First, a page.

Neil Carroll’s solo exhibition, In Pursuit of the Brocken Spectre might be best considered a transformative project rather than a definitional one; unlike the continual endgame of much of contemporary painting, the grounds of his practice are established along the lines of yearning thought. His is an abstract art, characterised by what art theorist Jason Gaiger terms the ‘additive strategies’ of collage, montage and construction. Taking the technical supports and limits of the fictive, painted space that we think of as ‘pictorial’ as both his material and content, he is minded completely to reconfigure the fundamental elements of figure and ground, depth and surface, frame and edge. These relationship sets are taken apart, disrupted, rendered unstable and contingent, open to possibility.
Speaking to the processes that propel his art, Carroll talks of how “the artist pulls at the skin of his known world”. It is a phrase suggestive at once of his relationship with his immediate (urban) environment from which the fabric of what he describes as his ‘built-paintings’ (assemblages of standard household paints, wood, plaster and metal and other construction materials) are drawn. For an artist for whom there is such mutual consequence between conceptual concerns and material process, it might also equally refer to how ‘skin’, as substrate, is incised, peeled back, layered in on top of itself.
Formally, the pieces have an architectonic underpinning; sutured fragments abut and overlap, set against larger planes as if in accordance with an informal diagram whose bounding lines have been knotted and folded. The effect is to create an “experiential space-in-process […] a more abstract, transformable and provisional space.”
There is also an affective dimension the artist seeks to inject into surface and ground; torn, abraded, gouged, there is a sense they have been placed under pressure, the layers of their making akin to geological strata. If Carroll’s earlier works reflected the contingent spaces of the city, these latest paintings seem to belong to the mountains, to another sense of place, one muted by time. They hang like sheared planes marked with disjunctive cleavages of foliated rock. Even the few washered fixings that anchor the heavier fragments look for all the world like rock climbing bolts.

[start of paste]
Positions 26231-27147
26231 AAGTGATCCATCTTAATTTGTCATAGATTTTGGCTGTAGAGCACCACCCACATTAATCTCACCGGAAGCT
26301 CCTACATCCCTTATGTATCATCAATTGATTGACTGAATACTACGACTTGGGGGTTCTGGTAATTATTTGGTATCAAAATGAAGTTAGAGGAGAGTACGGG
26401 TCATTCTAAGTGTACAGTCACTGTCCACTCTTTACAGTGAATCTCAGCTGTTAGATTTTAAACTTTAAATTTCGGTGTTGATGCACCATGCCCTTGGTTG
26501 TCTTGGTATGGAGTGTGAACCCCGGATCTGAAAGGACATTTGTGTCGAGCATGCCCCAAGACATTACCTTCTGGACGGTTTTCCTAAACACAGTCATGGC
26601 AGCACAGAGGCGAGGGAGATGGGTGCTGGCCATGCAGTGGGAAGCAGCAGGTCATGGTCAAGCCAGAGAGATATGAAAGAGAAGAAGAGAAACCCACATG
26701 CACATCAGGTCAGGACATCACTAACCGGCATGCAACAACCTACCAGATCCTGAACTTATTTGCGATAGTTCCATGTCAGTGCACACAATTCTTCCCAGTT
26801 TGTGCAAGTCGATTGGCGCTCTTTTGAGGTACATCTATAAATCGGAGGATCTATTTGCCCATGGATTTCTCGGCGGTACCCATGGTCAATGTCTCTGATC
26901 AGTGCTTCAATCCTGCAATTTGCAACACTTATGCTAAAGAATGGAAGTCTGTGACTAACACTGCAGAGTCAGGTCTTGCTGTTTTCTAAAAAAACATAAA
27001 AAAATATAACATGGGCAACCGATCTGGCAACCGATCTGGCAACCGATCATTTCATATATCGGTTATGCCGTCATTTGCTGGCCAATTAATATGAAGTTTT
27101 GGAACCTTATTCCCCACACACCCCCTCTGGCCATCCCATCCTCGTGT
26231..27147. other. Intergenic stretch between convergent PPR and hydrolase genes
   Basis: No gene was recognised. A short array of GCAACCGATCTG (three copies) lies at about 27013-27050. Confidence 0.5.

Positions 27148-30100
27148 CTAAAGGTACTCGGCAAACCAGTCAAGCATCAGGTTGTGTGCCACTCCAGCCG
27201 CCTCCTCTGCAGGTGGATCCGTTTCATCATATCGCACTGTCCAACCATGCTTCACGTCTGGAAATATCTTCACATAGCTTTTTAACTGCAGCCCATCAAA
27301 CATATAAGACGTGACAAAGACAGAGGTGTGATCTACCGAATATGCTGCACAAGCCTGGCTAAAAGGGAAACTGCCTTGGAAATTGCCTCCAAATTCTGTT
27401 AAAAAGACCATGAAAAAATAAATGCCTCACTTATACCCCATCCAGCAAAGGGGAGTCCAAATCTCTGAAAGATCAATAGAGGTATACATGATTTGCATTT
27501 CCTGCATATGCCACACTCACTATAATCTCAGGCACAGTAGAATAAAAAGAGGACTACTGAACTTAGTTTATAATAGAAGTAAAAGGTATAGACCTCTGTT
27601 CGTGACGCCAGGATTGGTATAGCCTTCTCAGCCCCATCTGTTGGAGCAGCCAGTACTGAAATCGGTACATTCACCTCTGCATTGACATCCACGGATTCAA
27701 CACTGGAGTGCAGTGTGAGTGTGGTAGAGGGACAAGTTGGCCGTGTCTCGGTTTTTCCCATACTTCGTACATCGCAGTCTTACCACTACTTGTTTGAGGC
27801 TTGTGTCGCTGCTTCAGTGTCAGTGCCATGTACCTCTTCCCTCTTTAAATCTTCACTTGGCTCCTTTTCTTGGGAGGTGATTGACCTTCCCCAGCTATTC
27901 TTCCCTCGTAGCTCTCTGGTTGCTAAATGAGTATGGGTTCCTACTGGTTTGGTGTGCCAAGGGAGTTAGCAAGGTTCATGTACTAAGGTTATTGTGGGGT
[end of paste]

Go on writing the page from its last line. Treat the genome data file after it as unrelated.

The Mountain and the Glacier have long been central sites in the Romantic imaginary and the latter holds for Carroll a specific allusion to an agent of transformation and the reality of the idea of metamorphism. But ours is an age when many glaciers will make their final retreat and become a locus of mourning rather than reverie or worship.
The Brocken Spectre is an ephemeral projection of oneself cast and reflected onto an ethereal and evaporating surface. From Coleridge onwards it has been poetic metaphor for unmet and impossible aspiration. In Carroll’s allegorical reading, this image of a spectral ideal is a revelatory, almost epiphanic, glimpse of one’s own alterity. The thought that optical illusion might call up existential illusion and only sharpen the felt absence of a unified self is what drives his pursuit, is grist to the mill, for this artist’s imagination.
Introduction by Aodhán Rilke Floyd.
Image: Neil Carroll, Rupture, 2019, Wire mesh, wood, card, plaster, emulsion paint, burlap, electrical tape, galva-band, lining paper and steel, 5 x 2.4m, Image courtesy of the artist.